In patients with polytrauma, injuries are treated after they are prioritized based on their severity. Some injuries, if managed conservatively, may result in delayed complications. We present a patient with a fractured clavicle who presented with a related complication 2 months later. The management of the case is also discussed.
<b>Case Study </b>
<i>A 40-year-old male was brought to the emergency services department with multiple injuries sustained during a fall from a two-wheeler while under the influence of alcohol.
His sensorium was initally obtunded, but gradually improved over the next few hours. His pupils were equal and reactive, but there was bleeding from his ears and nostrils. He had an undisplaced fracture of the middle third of the clavicle on the right side, but had no obvious motor weakness.
There was a major head injury on the left side. A computed tomography scan revealed a large subdural hematoma over the left temporoparietal region, causing mass effect and subarachnoid bleed in the sylvian fissures and basal cisterns bilaterally. A craniotomy was done to evacuate the subdural hematoma. He subsequently improved and was discharged with advice to consult orthopedics for further management of the fractured clavicle.
Two months later, he returned with marked weakness of the right upper limb and a large pulsatile swelling in the right supraclavicular region. The brachial and radial pulses of the affected limb were markedly reduced. Blood pressure measurements in the left and right upper limbs were 130/86 mm Hg and 60 mmHg (systolic), respectively.
A color Doppler study showed a large pseudoaneurysm arising from the right subclavian artery. The lumen of the subclavian artery, though of reduced caliber, was patent. Blood flow was reduced in the brachial and radial arteries of the affected limb.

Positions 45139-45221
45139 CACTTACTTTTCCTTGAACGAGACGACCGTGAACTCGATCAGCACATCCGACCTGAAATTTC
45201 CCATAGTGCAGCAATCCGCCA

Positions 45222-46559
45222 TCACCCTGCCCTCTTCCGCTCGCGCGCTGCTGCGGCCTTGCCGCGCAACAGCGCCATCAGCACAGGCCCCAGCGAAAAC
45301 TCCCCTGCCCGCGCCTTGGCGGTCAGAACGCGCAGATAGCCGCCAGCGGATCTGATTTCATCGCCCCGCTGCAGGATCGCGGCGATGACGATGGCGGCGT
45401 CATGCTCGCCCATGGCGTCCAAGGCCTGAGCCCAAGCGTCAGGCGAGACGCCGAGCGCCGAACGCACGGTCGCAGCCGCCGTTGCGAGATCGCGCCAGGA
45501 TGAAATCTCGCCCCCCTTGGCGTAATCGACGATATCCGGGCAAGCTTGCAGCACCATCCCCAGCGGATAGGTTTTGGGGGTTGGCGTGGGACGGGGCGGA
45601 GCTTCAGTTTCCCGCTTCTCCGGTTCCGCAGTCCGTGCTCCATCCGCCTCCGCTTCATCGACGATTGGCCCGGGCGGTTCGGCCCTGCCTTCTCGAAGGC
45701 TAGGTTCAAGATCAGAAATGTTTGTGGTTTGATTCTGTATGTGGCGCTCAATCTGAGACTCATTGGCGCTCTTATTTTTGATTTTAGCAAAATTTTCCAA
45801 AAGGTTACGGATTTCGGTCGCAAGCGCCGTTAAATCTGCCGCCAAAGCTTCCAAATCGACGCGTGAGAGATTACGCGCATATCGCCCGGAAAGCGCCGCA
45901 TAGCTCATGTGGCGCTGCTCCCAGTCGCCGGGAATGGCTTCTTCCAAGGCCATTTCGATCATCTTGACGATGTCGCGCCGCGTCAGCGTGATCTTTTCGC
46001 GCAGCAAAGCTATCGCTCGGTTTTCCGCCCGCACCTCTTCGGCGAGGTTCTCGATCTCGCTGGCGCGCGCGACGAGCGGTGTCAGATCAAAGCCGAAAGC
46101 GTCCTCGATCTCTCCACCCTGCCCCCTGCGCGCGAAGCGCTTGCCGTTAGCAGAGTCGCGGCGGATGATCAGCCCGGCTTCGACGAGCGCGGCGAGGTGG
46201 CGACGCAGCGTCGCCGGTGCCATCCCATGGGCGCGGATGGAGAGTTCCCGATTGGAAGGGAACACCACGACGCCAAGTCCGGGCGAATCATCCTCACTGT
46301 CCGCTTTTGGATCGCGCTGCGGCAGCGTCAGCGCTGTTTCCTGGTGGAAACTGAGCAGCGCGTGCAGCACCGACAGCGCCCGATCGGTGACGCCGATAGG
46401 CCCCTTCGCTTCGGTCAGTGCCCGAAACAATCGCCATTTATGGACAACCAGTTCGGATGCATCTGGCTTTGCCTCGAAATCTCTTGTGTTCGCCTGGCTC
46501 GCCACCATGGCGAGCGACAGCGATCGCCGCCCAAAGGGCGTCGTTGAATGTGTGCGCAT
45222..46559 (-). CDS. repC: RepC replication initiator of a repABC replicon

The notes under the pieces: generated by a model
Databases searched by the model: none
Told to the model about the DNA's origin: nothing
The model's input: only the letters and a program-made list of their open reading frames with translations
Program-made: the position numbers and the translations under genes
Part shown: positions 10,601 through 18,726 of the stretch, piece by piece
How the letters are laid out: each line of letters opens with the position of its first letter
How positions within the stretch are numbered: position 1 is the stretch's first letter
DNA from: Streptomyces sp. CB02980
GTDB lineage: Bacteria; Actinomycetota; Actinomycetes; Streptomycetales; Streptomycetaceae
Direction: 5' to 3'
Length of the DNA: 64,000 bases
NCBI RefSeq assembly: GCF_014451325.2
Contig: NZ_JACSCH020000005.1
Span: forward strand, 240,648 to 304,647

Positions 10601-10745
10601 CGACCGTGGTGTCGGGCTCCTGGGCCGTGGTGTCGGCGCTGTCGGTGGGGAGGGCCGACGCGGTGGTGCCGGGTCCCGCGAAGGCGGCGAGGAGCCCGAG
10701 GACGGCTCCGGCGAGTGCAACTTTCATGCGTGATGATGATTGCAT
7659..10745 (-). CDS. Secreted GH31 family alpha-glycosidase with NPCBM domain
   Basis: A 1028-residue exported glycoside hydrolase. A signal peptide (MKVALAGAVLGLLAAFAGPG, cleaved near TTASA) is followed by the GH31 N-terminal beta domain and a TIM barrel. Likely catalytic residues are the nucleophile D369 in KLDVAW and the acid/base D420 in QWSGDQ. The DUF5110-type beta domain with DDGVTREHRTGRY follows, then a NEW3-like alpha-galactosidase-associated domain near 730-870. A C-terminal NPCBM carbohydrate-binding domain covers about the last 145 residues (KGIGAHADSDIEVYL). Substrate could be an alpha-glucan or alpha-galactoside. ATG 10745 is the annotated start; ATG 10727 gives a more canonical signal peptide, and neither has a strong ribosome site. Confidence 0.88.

The patient was started on 150 mg of aspirin and 70 mg of clopidogrel on the day of the angiogram. During the angiogram, 5,000 IU of heparin was given as a bolus intravenously.
An angiogram of the right subclavian artery was performed using the right femoral artery for access. A large pseudoaneurysm with a 4 mm neck was seen arising from the right subclavian artery at the junction of its middle and distal third. There was inferior displacement and narrowing of the subclavian artery, as well as splaying of the surrounding branches. No thrombus was present within the artery. The caliber of the contralateral subclavian artery, as measured using ultrasound, was found to be 6 mm.
A covered stent graft (<i>Hemobahn, W.L. Gore and Associates, Flagstaff, Arizona</i>), measuring 7 mm x 5 cm, was deployed in the subclavian artery across the neck of the pseudoaneurysm. However, a postdeployment angiogram showed a large thrombus within the distal subclavian artery.
A decision was made to lyse the thrombus using a very small dose of urokinase (150,000 units over 15 minutes). The thrombus was thus cleared successfully, but the emboli flowed downstream and obstructed the distal brachial artery. Further infusion of urokinase was not given because of the recent history of intracranial bleed.